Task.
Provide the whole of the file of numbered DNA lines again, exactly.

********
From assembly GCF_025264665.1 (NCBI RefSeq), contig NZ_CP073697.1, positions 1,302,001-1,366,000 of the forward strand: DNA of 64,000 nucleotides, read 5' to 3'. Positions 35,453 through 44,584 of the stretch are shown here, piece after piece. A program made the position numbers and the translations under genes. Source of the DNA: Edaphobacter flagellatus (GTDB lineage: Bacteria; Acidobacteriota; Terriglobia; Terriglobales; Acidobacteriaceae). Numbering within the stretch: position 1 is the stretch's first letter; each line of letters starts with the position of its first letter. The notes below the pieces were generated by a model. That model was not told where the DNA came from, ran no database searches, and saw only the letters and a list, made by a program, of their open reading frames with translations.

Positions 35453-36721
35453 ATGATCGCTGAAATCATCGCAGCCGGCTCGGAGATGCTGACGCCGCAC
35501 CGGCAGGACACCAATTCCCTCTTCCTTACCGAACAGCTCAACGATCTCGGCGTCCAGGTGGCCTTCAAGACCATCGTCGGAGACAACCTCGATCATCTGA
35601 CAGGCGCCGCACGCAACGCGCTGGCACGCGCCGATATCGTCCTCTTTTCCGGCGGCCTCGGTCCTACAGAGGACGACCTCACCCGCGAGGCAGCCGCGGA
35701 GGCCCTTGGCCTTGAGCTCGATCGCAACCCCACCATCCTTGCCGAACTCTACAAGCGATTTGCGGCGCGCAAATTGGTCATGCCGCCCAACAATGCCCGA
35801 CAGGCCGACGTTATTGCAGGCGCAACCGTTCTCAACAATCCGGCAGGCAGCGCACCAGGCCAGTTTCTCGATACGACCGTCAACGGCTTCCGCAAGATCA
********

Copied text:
From assembly GCF_025264665.1 (NCBI RefSeq), contig NZ_CP073697.1, positions 1,302,001-1,366,000 of the forward strand: DNA of 64,000 nucleotides, read 5' to 3'. Positions 35,453 through 44,584 of the stretch are shown here, piece after piece. A program made the position numbers and the translations under genes. Source of the DNA: Edaphobacter flagellatus (GTDB lineage: Bacteria; Acidobacteriota; Terriglobia; Terriglobales; Acidobacteriaceae). Numbering within the stretch: position 1 is the stretch's first letter; each line of letters starts with the position of its first letter. The notes below the pieces were generated by a model. That model was not told where the DNA came from, ran no database searches, and saw only the letters and a list, made by a program, of their open reading frames with translations.

Positions 35453-36721
35453 ATGATCGCTGAAATCATCGCAGCCGGCTCGGAGATGCTGACGCCGCAC
35501 CGGCAGGACACCAATTCCCTCTTCCTTACCGAACAGCTCAACGATCTCGGCGTCCAGGTGGCCTTCAAGACCATCGTCGGAGACAACCTCGATCATCTGA
35601 CAGGCGCCGCACGCAACGCGCTGGCACGCGCCGATATCGTCCTCTTTTCCGGCGGCCTCGGTCCTACAGAGGACGACCTCACCCGCGAGGCAGCCGCGGA
35701 GGCCCTTGGCCTTGAGCTCGATCGCAACCCCACCATCCTTGCCGAACTCTACAAGCGATTTGCGGCGCGCAAATTGGTCATGCCGCCCAACAATGCCCGA
35801 CAGGCCGACGTTATTGCAGGCGCAACCGTTCTCAACAATCCGGCAGGCAGCGCACCAGGCCAGTTTCTCGATACGACCGTCAACGGCTTCCGCAAGATCA